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A/B Testing: Is it Right For You?

A/B Testing: Is it Right For You?

Regardless of your industry, you’ll never be able to escape trends that change the way you’re expected to do business. Like trends in clothing, some are worthwhile staples that will never fully go out of fashion like a dark, tailored blazer. And some are mustard-colored corduroy bell-bottoms; fly-by-night fads that seem like a good idea at the time, but really don’t last. A/B testing has been around for years, but is newly popular for eCommerce sites. But is it a tailored blazer or a pair of unfortunate bell-bottoms?

What is A/B Testing?

A/B testing is a method of gauging user response to changes on your site. It’s an experiment meant to find the best option between two choices: Option A or Option B. You can find this method of testing across all areas of running on online business.

Social Media and Ads

YouTubers will use A/B testing to find out which video title or which thumbnail image draws in more clicks from the site users. Facebook and Google advertisers will use it to run two different ad designs simultaneously, to see which one garners the most attention. 

Newsletters and Subscriber Emails

When sending out your monthly newsletter, you can often choose to test between two different subject lines. It’s a good way to measure which style of subject line invites more people to open the email.

Page Designs and Features

If you aren’t sure about the best way to proceed with a page design, or adding certain features to your website, you can use this method to test the waters. Want to offer sales to your shoppers? You could test option A (a site-wide banner with sale details) and option B (a popup style notification) to see which one users respond to best. Note the number of times the coupon code is used in checkout compared to which test option the users were presented with.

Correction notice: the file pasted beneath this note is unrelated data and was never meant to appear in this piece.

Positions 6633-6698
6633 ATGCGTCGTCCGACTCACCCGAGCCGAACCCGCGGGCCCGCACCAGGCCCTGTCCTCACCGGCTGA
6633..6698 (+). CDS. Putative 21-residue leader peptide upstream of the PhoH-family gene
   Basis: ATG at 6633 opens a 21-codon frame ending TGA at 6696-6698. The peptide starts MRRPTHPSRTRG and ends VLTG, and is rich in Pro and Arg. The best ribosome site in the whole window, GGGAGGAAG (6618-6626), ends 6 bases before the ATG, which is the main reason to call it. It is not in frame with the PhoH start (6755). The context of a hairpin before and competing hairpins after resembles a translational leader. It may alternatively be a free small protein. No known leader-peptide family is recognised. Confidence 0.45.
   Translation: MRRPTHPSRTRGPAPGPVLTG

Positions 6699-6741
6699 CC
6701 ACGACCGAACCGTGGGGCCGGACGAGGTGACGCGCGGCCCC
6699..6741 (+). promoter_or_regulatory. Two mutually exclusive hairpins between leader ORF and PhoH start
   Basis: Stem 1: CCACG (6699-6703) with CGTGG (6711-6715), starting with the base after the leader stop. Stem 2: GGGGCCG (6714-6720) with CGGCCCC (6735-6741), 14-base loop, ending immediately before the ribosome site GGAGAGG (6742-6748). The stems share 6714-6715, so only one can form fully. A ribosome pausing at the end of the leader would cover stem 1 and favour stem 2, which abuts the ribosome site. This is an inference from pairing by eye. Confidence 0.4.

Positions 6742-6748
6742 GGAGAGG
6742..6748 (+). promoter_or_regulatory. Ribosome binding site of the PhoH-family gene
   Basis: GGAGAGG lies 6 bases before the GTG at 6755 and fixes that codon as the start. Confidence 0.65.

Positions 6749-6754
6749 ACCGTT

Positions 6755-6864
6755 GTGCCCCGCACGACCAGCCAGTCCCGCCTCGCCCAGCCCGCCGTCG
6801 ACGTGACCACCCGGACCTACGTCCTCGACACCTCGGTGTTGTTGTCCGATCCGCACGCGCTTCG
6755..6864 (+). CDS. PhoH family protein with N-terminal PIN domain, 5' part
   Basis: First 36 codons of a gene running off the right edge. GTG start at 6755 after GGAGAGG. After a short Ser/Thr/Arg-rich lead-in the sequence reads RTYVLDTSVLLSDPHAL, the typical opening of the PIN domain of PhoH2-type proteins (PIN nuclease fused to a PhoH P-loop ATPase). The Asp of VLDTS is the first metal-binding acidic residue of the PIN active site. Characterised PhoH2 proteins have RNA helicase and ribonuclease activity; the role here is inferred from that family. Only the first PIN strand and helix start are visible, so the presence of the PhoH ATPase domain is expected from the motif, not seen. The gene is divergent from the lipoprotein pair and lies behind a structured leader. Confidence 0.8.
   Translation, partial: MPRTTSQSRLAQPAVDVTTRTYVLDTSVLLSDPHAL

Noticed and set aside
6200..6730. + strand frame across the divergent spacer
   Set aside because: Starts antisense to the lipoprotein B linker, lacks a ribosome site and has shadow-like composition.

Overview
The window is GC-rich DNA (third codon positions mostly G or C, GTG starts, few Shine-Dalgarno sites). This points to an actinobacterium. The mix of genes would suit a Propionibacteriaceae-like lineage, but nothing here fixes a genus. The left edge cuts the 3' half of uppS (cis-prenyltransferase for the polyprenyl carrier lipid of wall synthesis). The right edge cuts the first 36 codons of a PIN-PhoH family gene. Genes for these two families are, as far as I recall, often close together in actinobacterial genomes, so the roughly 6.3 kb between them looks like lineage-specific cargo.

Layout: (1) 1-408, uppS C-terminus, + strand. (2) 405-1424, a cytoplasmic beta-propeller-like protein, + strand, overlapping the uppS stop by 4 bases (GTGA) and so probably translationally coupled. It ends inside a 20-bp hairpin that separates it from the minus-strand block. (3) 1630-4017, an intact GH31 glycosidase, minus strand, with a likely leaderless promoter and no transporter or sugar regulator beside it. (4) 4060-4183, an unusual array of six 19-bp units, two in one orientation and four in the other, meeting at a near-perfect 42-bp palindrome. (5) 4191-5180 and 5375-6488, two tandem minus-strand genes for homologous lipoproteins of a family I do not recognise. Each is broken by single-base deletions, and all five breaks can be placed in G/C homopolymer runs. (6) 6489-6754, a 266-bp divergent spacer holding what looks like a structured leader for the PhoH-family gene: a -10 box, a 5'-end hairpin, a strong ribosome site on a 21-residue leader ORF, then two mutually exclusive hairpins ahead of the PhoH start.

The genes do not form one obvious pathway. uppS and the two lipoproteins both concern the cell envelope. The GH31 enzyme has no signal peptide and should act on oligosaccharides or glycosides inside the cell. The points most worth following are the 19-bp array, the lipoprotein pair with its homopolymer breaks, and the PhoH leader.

When you use A/B testing, you implement two options and they are evenly distributed randomly to your audience. If you’re testing on social media or pay-per-click ads (like Google), the audience is anyone within your target demographic. If you’re testing in your newsletter emails, the audience is your subscriber list. And when you test on your site, the audience is anyone that visits.

The Pros and Cons of A/B Testing

As with any other trend, and any other method of development and design, it isn’t one-size-fits-all. And mustard corduroy bell-bottoms definitely don’t work for everybody. There are things about this method that will work for some, but not be realistic or useful to others. Let’s look at this in regards to testing on an eCommerce site.

Pros

  • Data-based results. The numbers you get from testing aren’t guesstimated, or predicted. They are real, fact and data-based responses from real people using your site. There’s no guesswork involved. 
  • Explore new ideas before committing. You have the ability to try out changes to your website before fully committing to them. You can gauge how design changes will be received by your users.
  • Address specific design questions. You can explore and address specific design options to help you decide which is better. Should I use a banner or a popup? Should my buttons be red or blue?
  • Clear and quantitative. The results you get from A/B testing are numerical and statistical. There’s no interpretation, like with survey responses. 

Cons

  • Expensive and time consuming. A/B testing can be a drain on resources – both time and money. If you don’t get several thousands of visitors to your site per month, your testing will likely have to go on for ages before you get enough of a response to be worthwhile. By the time you get your results, the design options may already be out of date.
  • Goals must be narrow and specific. This can help you if you have a specific question to ask, but most store owners need more information than that. Issues on websites tend to be more nuanced than one specific question.